Writer: Joe Kelly
Artists: Duncan Rouleau (p), Aaron Sowd (i)
As the various members of the JLA each come to the realization that they were not responsible for the tragic events that played out in the first chapter of this arc, we see it becomes a race to discover what really happened before these people can really die. To this end the JLA comes into conflict with a group of villains calling itself the Axis of Evil.
Far too much of this book is centered around the various JLA members making the realization that they have been tricked into thinking they had killed hundreds of people, while at the same time far too little time is spent detailing why the villains of this piece had carried out this ruse. Now I realize it's important for the book to show us how our heroes come to realize they are not guilty, but given the villains are largely new characters who have never been seen before this arc began, I feel far more attention should've been directed their way. As it stands what we're left with is an arc that is driven by a single idea, and not by the villains. Yes it's interesting to see the JLA placed into a situation where they believe they are responsible to the deaths of hundreds of innocent people, but since the book established early on that they had been tricked into this belief, far more attention needed to be handed over to examining the how & why of this plan, as well as a better look behind the curtain at the people responsible. I mean I'd be hard pressed to tell you the names of this issue's villains, let alone what they are capable of.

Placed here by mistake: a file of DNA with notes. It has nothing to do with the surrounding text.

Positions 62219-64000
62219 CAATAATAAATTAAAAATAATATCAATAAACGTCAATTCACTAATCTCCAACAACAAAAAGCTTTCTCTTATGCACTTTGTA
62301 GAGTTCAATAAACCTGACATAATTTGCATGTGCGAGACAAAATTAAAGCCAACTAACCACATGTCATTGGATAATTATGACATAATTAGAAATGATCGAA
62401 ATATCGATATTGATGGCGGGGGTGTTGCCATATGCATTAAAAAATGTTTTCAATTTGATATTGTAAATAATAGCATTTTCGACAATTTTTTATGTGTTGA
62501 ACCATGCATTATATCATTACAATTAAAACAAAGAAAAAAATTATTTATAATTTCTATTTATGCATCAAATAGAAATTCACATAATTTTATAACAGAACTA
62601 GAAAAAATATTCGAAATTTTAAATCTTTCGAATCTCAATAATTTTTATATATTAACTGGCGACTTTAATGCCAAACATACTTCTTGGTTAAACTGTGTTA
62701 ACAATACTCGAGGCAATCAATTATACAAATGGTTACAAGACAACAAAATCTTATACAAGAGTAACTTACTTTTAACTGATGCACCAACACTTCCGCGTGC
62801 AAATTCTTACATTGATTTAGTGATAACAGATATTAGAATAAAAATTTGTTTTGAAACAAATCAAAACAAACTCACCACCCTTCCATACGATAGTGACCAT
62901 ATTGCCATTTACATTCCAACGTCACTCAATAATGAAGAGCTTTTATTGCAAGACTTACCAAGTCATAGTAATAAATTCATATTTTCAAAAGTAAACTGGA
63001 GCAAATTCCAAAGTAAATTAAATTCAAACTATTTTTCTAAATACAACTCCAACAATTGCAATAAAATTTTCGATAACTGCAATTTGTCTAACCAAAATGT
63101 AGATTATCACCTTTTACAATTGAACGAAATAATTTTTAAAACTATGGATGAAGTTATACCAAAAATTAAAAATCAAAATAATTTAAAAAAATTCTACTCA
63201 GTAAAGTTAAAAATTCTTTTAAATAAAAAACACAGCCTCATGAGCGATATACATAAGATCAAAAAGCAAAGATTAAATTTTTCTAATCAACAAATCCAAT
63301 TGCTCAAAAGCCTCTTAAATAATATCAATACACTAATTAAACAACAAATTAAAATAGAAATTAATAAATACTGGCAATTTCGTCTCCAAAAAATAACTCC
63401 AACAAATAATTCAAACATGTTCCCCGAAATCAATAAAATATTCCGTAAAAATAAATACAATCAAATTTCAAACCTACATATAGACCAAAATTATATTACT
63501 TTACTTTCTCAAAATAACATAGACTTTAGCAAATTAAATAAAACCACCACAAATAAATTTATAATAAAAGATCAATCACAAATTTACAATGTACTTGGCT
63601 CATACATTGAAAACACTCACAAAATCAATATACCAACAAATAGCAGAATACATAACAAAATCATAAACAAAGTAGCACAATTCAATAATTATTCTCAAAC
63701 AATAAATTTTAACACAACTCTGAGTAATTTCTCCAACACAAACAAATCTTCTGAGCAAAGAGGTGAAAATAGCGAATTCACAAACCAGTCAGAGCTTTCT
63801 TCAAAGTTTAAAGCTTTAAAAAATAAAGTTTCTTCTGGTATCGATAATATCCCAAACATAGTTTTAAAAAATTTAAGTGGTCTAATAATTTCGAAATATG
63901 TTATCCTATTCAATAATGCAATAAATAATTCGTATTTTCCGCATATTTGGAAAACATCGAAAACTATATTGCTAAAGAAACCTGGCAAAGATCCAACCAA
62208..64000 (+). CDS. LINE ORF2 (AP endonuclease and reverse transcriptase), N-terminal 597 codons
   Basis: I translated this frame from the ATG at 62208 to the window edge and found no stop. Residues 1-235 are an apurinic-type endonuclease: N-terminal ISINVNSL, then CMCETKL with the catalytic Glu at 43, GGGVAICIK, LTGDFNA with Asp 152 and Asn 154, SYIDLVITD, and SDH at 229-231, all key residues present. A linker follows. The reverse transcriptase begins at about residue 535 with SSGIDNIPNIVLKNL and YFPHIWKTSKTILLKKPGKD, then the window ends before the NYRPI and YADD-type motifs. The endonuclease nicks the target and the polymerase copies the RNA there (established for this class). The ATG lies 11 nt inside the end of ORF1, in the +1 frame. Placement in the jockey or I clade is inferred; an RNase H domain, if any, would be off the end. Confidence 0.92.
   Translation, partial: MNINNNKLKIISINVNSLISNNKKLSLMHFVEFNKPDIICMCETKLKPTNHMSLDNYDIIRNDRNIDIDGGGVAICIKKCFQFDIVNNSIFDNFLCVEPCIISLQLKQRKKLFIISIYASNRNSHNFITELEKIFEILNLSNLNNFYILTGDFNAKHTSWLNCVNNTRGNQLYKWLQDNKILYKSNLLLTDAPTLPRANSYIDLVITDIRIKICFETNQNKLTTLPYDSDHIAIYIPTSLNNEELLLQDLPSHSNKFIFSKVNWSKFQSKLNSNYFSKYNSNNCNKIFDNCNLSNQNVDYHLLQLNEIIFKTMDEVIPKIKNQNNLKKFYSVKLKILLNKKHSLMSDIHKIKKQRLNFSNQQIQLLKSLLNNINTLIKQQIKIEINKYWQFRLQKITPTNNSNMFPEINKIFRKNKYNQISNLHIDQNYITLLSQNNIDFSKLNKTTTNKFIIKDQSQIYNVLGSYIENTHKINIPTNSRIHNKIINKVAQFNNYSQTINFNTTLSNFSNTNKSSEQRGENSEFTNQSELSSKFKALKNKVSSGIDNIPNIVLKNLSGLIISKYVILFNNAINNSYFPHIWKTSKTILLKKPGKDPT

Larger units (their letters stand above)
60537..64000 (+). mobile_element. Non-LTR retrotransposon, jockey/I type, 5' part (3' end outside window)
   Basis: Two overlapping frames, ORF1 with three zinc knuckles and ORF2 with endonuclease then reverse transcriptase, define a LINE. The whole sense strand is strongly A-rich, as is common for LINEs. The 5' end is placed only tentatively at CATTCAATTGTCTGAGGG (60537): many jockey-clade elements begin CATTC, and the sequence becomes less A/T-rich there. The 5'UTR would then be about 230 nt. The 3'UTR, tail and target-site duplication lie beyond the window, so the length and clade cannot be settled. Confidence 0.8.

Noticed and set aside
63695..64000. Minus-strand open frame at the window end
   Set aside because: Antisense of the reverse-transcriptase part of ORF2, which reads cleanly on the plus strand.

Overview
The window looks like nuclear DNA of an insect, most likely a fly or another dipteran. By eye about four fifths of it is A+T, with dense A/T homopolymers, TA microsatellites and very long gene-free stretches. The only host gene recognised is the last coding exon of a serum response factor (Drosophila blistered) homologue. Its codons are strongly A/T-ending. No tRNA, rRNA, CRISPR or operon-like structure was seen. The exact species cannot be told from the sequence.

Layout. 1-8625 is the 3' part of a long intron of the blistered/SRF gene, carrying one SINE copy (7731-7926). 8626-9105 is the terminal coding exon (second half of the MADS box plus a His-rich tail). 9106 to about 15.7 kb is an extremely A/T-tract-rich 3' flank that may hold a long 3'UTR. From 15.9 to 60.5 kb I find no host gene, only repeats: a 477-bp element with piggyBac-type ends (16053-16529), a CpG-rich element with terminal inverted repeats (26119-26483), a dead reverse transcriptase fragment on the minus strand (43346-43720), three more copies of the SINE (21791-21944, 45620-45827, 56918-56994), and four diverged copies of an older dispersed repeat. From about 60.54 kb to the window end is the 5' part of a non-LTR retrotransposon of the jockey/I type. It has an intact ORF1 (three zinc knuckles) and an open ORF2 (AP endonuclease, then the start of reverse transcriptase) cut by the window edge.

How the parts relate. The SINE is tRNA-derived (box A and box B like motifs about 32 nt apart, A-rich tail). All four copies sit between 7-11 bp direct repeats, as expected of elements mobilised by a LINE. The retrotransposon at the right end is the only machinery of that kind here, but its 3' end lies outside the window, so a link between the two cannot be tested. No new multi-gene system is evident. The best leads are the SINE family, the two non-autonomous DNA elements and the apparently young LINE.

As for the art, Duncan Rouleau does have his moments, as the wildly distorted shot of the Flash that opens the issue is a wonderful visual teaser to pull the readers into the story. The scene where the Flash is fighting the villains all by his lonesome is also quite impressive, as is the panel where Superman makes his arrival.
I won't hide the fact that I've been less than impressed with this book as of late, with this latest arc being a perfect example of what I feel is the main problem with this book. The problems that the JLA face are too dependent on the message that Joe Kelly is looking to express, while forgetting the simple rules of entertainment. Now I'm not saying the JLA has to be a book that should be devoid of plots that require one to wear one's thinking cap, but I do have a problem with the book when the book utterly fails to deliver any real moments that one could point to as a JLA moment. This book is more a collection of small bite sized samplings than the full course meal it needs to be, and the simple fact that most of the ideas only seem to be half realized doesn't really help matters. I can't deny that I love the new lineup though, and there are some fun little moments, such as the ever-intriguing romantic embrace that plays out on the final page.
What did you think of this book?
Have your say at the Line of Fire Forum!